Justice Minister, Hon. Delroy Chuck, says the Government is looking to strengthen the use of mediation and restorative justice to settle minor and in some cases complex matters, without going to court.
Work is under way to draft the Mediation Act as well as update the Restorative Justice Act.
Minister Chuck said that the increased use of these alternative dispute resolution methods will speed up the delivery of justice and help to reduce the backlog of cases before the courts.
“We have far too many matters going to court. The end result is that cases are now being set for 2025, 2026 and in some cases 2027. To my mind, when you set matters so far down the road – beyond the next three years – I believe that for the litigants it’s a lose-lose situation. There is no way either party benefits from having a matter drag on for years,” he noted.
“Therefore, when the Mediation Act is finalised and passed in Parliament, my great hope is that more litigants will seek to use mediation, because when you use mediation, it is a win-win situation,” he said.
Minister Chuck was addressing a recent Think Tank at the Jamaica Information Service’s head office in Kingston.
Restorative justice works through a facilitator using techniques intended to mend relationships and achieve conflict resolution for the victim, offender and in some cases the community. Mediation is an assisted negotiation technique involving an impartial third party helping persons involved in conflict to arrive at a settlement.
Minister Chuck also said for these methods to work, both parties must be willing to “give and take”.
“We must get away from the posture of ‘it’s all or nothing’. We have to be careful that when we go for all or nothing, we might end up getting nothing, and so mediation is extremely important,” he noted.
Meanwhile, Minister Chuck is lauding the work of the restorative justice centres in Jamaica. He said that the referral of parish court cases to the centres has resulted in the reduction of the backlog of cases before the courts.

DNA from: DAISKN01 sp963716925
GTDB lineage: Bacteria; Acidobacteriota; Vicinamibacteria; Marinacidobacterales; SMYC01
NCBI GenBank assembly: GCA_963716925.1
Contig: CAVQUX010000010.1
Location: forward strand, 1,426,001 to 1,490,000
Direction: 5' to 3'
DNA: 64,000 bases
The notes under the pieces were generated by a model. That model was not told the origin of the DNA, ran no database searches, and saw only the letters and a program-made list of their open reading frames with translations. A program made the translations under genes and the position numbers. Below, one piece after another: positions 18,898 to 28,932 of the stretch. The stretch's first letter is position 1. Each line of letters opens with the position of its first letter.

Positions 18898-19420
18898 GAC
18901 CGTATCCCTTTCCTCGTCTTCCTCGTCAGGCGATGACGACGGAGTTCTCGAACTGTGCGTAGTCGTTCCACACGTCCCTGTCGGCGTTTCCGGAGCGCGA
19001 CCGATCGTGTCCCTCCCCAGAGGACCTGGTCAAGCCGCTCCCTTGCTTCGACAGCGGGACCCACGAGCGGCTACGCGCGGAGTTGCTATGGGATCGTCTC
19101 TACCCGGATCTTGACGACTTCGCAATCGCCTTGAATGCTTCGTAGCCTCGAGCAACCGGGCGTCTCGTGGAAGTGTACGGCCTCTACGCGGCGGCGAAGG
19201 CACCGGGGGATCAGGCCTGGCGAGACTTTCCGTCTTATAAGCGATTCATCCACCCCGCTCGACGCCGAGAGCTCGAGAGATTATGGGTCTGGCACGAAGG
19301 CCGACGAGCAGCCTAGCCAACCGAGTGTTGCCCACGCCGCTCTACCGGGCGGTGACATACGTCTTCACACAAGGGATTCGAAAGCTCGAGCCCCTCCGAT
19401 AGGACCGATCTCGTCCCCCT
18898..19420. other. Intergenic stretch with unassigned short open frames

“Where there is a fairly minor matter, the parish court judges are now referring litigants to restorative justice and that, definitely, has eased the burden on the courts and the backlog is being dealt with in a very timely manner. We hope, even now, that more matters will be referred to restorative justice by the courts,” Minister Chuck said.
The Justice Minister is encouraging citizens to make use of the restorative justice and justice centres, which are strategically located across the island.
“What we have done is to put together justice centres, at least one in every parish. We also have restorative justice centres in many communities, including Trench Town, Tivoli, Denham Town, Spanish Town, Granville and many communities across Jamaica.
“We hope that where there are simmering conflicts, that oftentimes end up in violence, that at the initial stages, respectable members in the communities, the police officers and Justices of the Peace (JPs) can get the parties to go to the restorative justice centres and resolve as many of these disputes as possible,” Minister Chuck said.